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Matthew Jones



Friday 9th March 2018, 09:30 Hong Kong

CPTPP signed in Chile

Exporters and industry bodies already sizing up the benefits of landmark trade pact

CPTPP signed in Chile

Photo credit: Chilean General Directorate of International Economic Relations

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Fresh produce companies and representative bodies are among those to welcome the signing of the Comprehensive and Progressive Agreement for Trans-Pacific Partnership (CPTPP) in Chile on Thursday (8 March).

While six of the 11 participating countries still have to ratify the trade pact, having all member nations signing on has been heralded as an important step in the deal's implementation.

The agreement was on shaky ground last year when US President Donald Trump pulled his country from negotiations for what was then known as the Trans-Pacific Partnership (TPP). The remaining nations – New Zealand, Australia, Brunei, Canada, Chile, Japan, Malaysia, Mexico, Peru, Singapore and Vietnam ­– remained committed to the deal and have not ruled out the possibility of other nations joining the agreement in the future.

The current signatories have a combined GDP of over US$13 trillion, representing 13.5 per cent of the world's GDP.

For the fresh produce industry, the CPTPP provides preferential market access for suppliers targeting fellow member nations.

For New Zealand’s kiwifruit industry, the CPTPP will eliminate tariffs on its shipments to all 11 signatory nations, with single-desk marketer Zespri saying the move will have particular benefit for trade into Japan.

Having already been one of its top markets for volume and value over the last two decades, Zespri is tipping sales volumes to Japan will increase by around 25 per cent over the next five years. 

“We see the benefits most clearly in Japan, where New Zealand kiwifruit growers paid over NZ$26m in tariffs last season,” said Zespri chief executive Dan Mathieson.

“This tariff relief will means savings for our growers and benefits for Japanese consumers by supporting our competitiveness against other fruit in market.”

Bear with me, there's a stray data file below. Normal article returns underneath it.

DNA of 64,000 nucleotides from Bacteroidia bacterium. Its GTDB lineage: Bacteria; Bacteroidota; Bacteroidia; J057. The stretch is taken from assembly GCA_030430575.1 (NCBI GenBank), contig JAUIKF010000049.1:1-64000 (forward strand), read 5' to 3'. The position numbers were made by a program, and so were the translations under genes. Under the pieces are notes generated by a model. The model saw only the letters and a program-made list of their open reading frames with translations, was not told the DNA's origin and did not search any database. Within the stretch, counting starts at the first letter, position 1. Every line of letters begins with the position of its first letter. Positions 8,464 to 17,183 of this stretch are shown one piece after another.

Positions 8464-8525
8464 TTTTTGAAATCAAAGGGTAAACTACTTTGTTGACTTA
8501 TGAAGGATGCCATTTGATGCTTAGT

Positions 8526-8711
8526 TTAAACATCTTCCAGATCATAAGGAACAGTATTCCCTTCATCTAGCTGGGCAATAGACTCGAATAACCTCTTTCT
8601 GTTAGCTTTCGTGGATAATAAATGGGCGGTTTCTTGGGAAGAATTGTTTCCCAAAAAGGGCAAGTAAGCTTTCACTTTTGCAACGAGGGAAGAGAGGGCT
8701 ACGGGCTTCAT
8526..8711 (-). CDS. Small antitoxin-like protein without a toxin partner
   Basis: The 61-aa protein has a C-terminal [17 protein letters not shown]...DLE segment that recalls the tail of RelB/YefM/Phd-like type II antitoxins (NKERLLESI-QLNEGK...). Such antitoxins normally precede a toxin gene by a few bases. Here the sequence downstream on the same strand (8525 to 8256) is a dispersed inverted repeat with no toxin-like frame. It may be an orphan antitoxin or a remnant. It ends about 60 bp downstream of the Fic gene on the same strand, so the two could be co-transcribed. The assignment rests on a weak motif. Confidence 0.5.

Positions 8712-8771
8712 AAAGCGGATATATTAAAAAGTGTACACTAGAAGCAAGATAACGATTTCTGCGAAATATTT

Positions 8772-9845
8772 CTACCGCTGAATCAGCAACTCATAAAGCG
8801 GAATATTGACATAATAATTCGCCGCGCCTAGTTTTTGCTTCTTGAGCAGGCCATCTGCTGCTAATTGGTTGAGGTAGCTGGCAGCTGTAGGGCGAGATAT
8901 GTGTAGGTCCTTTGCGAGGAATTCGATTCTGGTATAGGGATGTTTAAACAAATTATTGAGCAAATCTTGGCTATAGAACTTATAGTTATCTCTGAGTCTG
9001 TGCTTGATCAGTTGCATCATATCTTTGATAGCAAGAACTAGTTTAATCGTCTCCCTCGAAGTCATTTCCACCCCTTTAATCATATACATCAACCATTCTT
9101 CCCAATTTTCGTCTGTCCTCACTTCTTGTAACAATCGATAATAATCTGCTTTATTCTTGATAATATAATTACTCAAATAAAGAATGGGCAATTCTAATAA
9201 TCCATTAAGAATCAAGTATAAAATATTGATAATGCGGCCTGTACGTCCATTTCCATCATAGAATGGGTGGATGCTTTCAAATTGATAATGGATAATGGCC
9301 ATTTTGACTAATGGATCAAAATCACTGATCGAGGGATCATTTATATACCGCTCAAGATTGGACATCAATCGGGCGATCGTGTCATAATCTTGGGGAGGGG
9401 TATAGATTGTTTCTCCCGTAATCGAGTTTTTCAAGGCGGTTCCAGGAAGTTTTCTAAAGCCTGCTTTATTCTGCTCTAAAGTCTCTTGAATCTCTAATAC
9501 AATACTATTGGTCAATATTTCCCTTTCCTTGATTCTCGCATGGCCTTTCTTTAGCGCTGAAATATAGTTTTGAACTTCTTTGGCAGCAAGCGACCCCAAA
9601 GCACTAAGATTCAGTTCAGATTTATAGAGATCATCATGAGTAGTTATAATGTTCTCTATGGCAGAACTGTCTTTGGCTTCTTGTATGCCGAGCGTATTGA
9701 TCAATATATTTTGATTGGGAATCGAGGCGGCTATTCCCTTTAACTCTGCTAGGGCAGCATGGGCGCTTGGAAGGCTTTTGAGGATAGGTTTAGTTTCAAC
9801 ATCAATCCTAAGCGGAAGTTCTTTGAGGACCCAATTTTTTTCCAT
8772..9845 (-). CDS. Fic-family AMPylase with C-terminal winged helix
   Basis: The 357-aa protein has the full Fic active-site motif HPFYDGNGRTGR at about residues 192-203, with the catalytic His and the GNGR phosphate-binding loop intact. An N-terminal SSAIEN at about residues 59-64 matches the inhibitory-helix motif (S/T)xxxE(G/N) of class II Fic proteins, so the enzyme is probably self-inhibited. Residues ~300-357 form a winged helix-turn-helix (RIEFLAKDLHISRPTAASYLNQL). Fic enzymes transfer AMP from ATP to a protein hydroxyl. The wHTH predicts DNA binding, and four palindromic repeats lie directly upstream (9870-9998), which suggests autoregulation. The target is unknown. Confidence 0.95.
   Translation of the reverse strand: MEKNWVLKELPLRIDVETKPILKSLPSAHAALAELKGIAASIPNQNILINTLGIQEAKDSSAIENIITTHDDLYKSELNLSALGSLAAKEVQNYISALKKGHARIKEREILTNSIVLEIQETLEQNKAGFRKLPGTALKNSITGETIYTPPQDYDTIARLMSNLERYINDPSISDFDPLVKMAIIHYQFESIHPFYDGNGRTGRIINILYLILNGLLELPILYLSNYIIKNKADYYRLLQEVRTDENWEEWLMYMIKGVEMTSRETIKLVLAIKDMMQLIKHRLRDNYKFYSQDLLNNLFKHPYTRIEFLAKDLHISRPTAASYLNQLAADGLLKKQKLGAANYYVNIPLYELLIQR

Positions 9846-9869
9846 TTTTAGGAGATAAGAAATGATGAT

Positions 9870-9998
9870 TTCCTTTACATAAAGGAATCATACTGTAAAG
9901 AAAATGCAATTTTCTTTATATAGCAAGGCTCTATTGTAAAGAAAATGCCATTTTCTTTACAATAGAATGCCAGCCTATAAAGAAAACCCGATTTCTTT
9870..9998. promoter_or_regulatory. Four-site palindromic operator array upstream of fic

Mathieson said the other countries in the agreement either do not have tariffs on kiwifruit, have existing free trade agreements with New Zealand or do not currently import New Zealand kiwifruit.

Mike Chapman, chief executive of Horticulture New Zealand, said tariffs on New Zealand apples would be eliminated over 11 years across member nations, putting the industry on a level playing field with Australia, which already has preferential access to Japan.

Chapman also highlighted the importance of New Zealand’s participation in the agreement from an economic stand point.

“If the CPTPP went ahead without New Zealand, the modelling estimates a $183 million decline in our gross domestic product (GDP),” he said.

"As it stands, the deal’s worth to New Zealand is a rise of between $1.2 and $4 billion in GDP. It better links us to four of New Zealand’s top 10 trading partners in Australia, Japan, Singapore and Malaysia, which account for 30 per cent of New Zealand goods that are exported.”

Australian minister for agriculture and water resources, David Littleproud, said the trade deal would have an immediate benefit for exporters and create opportunities in two new markets, Canada and Mexico, which have a combined population in excess of 470m. He also expected the agreement to provide leverage for market access negotiations in key Asian markets.

“This is the world’s largest ever regional trade agreement, creating huge opportunities for our beef, sheep, dairy, sugar, wool, wine and horticulture producers in current and new markets,” Littleproud explained.

“Into Japan, Australia is seeking to regain access for blueberries and improve market access for other horticulture commodities, including mangoes."



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